It was a strange figure -- like a child: yet not so like a child as like an old man, viewed through some supernatural medium, which gave him the appearance of having receded from the view, and being diminished to a child's proportions. Its hair, which hung about its neck and down its back, was white as if with age; and yet the face had not a wrinkle in it, and the tenderest bloom was on the skin. The arms were very long and muscular; the hands the same, as if its hold were of uncommon strength. Its legs and feet, most delicately formed, were, like those upper members, bare. He looked like a Darren Pang with hair. But the strangest thing about it was, that from the crown of its head there sprung a bright clear jet of light, by which all this was visible; and which was doubtless the occasion of its using, in its duller moments, an old goalie mask for a cap, which it now held under its arm.
"Are you the Spirit, sir, whose coming was foretold to me?" asked Theodore.
The voice was soft and gentle. Singularly low, as if instead of being so close beside him, it were at a distance.
"Who, and what are you?" Theodore demanded.
"I am the Ghost of Goalies Past."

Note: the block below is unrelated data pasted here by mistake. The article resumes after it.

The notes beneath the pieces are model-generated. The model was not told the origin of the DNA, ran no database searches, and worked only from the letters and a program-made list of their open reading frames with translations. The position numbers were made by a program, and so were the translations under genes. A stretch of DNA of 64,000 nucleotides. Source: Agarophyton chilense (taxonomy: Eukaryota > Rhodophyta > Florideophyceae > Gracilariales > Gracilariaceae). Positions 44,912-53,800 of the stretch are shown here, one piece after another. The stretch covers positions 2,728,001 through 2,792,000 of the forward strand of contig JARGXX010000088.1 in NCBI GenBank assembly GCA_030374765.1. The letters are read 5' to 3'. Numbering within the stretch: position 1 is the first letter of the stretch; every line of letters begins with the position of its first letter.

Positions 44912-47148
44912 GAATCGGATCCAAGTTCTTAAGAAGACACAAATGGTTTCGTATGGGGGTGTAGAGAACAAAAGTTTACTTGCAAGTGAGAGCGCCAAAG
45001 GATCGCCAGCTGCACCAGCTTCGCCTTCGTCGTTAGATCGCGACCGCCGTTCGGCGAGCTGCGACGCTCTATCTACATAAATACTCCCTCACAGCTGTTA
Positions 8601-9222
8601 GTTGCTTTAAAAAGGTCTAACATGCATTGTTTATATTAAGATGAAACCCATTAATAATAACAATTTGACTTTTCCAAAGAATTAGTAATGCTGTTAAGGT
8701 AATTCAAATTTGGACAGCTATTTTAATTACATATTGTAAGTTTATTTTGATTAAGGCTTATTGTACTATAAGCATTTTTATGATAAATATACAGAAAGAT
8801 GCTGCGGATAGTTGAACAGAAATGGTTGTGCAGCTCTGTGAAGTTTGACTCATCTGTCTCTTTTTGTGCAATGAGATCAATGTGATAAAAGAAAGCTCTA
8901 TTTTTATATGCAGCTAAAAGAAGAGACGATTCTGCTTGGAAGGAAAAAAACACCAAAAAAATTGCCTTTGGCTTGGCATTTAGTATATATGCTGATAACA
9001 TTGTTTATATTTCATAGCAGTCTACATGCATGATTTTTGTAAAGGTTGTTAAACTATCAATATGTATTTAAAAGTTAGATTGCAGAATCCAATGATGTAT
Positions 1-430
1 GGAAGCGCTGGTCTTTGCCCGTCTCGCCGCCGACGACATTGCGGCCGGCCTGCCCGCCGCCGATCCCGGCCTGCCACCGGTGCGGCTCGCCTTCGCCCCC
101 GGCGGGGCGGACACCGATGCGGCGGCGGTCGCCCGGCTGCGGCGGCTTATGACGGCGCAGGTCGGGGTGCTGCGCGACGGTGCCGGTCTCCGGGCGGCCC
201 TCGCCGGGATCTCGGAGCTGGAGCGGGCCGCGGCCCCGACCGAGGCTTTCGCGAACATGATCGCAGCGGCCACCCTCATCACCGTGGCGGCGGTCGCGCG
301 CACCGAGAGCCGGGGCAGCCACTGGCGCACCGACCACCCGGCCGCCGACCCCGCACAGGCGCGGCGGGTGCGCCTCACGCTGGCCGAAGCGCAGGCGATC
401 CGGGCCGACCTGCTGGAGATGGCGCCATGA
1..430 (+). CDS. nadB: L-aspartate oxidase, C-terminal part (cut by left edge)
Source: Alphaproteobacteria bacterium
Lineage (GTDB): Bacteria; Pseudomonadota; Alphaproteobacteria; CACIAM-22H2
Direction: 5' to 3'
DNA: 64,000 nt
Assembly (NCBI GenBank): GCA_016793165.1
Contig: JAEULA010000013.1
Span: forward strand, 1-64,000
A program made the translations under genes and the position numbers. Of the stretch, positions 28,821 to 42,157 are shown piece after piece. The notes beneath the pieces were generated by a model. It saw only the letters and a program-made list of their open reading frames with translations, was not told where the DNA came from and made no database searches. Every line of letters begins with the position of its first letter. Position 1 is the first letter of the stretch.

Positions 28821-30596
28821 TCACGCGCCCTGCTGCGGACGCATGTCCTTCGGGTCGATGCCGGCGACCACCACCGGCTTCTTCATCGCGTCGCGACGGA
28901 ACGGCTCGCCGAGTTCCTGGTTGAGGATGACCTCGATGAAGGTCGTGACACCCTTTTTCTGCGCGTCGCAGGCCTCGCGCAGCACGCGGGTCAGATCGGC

"Long Past?" inquired Theodore: observant of its dwarfish stature.
"No. Your past." It put out its strong hand as it spoke, and clasped him gently by the arm. "Rise. And skate with me."
As the words were spoken, they passed through the wall, and stood upon a fresh ice sheet, with a full house in Bell Centre.
"Good Heaven!" said Theodore, clasping his hands together, as he looked about him. "I was bred in this place. I was a Vezina Trophy winner here."
"Your lip is trembling," said the Ghost. "And what is that upon your cheek?"
Theodore muttered, with an unusual catching in his voice, that it was a pimple; and begged the Ghost to lead him where he would.
"You recollect the way?" inquired the Spirit.
"Remember it!" cried Theodore with fervor -- "I could skate it blindfold."
"Strange to have forgotten it for so many years," observed the Ghost. "Let us go on."
They skated out. At sight of a gentleman in combed back hair, standing behind the home bench, Theodore cried in great excitement:
"Why, it's old Therrien! Bless his heart; it's Therrien alive again!"
“He’s not dead, just in Pittsburgh,” said The Spirit.
“Same thing,” said Theodore.
Therrien put one foot up on the bench, and looked up at the clock, which was showing under a minute to play. He stroked his chin; adjusted his suitcoat; sneered all over himself and called out in a comfortable, oily, rich, fat, jovial voice:
"Yo ho, there! Jose!”
Theodore's former self, skated briskly in. "Yo ho, my young goalie!" said Therrien. "Let's shut the door on these guys before a man can say Larry Robinson." And so Theodore did, getting a shutout in a Montreal Canadiens win.
"What is the matter?" asked the Ghost.
"Nothing in particular," said Theodore.
"Something, I think?" the Ghost insisted.
"No," said Theodore, "No. I should like to be able to take back the sucky games I’ve had this year just now! That's all. Spirit!" said Theodore in a broken voice, "remove me from this place."